Poor Project Management

Real-life examples about poor project management

Six Symptoms of Poor Prioritisation

Prioritisation is crucial for effective project management in organisations. It is prioritisation that gains access to those resources required to get the project done. Without prioritisation there can be a continuous fight for resources and projects drag on and on. That is not to deny that some project managers are brilliant at getting projects done without priorities, using a range of relationship and influencing skills. Whilst this can lead to an individually successful project, it is questionable whether this is in the interests of the organisation. Without explicit priorities you do not know whether the project is really important enough in the wider scheme of things going on in the organisation.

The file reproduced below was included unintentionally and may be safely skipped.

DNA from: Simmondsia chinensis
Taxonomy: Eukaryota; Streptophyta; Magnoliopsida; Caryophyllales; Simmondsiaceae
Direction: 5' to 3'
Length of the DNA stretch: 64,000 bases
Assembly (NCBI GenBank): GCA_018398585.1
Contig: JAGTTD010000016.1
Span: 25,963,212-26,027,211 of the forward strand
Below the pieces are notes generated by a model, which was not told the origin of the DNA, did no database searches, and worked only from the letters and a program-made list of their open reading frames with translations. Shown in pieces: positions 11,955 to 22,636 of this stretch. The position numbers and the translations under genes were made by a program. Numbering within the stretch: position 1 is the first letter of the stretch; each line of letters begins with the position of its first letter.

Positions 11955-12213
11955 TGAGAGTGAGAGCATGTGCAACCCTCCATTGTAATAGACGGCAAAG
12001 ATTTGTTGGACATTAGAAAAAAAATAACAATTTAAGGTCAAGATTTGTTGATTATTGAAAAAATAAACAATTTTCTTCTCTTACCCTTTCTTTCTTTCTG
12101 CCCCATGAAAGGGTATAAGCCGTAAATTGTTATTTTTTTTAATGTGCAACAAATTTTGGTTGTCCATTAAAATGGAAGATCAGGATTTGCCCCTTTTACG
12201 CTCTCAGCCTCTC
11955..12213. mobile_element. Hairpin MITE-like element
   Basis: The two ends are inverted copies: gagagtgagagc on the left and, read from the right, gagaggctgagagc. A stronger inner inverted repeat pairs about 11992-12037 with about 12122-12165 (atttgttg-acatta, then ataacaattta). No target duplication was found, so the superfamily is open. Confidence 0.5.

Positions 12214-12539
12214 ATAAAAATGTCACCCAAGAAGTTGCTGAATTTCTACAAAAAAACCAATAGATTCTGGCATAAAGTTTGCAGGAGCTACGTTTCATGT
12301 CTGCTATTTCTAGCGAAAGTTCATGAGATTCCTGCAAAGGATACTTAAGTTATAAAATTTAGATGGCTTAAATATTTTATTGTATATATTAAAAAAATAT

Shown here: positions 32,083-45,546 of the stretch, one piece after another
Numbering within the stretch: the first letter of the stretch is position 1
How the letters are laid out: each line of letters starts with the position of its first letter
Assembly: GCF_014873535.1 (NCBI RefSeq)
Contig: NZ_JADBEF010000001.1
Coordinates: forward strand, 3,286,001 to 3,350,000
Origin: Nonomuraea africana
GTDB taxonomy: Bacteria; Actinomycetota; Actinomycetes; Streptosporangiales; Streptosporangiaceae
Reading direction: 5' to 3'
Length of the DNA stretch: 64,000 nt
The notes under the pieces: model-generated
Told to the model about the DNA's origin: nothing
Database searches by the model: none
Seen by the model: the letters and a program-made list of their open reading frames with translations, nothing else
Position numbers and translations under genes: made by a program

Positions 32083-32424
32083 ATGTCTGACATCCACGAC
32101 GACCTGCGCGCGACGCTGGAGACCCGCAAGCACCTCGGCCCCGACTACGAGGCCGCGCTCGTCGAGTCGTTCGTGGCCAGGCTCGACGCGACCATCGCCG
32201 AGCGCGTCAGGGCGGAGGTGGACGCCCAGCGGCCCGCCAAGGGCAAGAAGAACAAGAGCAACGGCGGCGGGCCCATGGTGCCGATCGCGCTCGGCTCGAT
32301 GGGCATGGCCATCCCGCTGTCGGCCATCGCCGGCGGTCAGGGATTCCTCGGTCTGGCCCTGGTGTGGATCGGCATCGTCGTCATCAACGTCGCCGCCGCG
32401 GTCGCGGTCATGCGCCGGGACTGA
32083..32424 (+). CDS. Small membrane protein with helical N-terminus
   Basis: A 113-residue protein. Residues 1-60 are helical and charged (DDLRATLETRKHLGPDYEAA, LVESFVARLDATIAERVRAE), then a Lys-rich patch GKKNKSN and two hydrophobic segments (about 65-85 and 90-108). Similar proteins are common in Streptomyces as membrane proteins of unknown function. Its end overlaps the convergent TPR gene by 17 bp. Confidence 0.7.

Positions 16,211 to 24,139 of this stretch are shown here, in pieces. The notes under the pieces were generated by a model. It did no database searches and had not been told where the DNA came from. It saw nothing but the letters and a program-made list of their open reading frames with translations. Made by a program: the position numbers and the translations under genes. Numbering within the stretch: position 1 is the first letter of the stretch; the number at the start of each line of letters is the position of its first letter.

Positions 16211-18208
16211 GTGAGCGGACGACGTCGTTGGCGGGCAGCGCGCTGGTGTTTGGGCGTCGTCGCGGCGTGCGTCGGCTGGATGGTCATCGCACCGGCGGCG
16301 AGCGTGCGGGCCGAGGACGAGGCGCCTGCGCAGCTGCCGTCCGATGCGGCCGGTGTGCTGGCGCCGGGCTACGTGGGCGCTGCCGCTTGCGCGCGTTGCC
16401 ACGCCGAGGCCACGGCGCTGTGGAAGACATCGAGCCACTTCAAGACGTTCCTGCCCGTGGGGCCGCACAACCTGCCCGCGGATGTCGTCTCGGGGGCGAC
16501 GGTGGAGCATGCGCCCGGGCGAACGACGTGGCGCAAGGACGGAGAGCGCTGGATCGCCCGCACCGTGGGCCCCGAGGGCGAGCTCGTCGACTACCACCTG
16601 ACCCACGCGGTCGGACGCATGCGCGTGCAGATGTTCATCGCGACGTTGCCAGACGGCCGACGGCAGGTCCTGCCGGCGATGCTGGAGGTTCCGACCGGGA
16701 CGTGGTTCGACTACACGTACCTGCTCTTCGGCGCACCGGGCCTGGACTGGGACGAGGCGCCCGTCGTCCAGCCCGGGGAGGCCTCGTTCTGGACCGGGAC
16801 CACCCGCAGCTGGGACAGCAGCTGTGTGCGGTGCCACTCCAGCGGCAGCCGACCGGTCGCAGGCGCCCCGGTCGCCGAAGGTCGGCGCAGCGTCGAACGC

The problem is that whilst we need clear priorities, project managers usually have no control over prioritisation. Priority decisions are made by other, often more senior managers – or more to the point, not made! A project manager may feel hopeless in this situation. But there are things you can do. You can lobby for clear prioritisation, and you can explain the impact of a lack of prioritisation to your managers. For this to be effective you first have to recognise the symptoms of it.

In this article I want to explore the symptoms of poor prioritisation. If this proves to be a topic of interest, in future articles I will look at what you can do about it.


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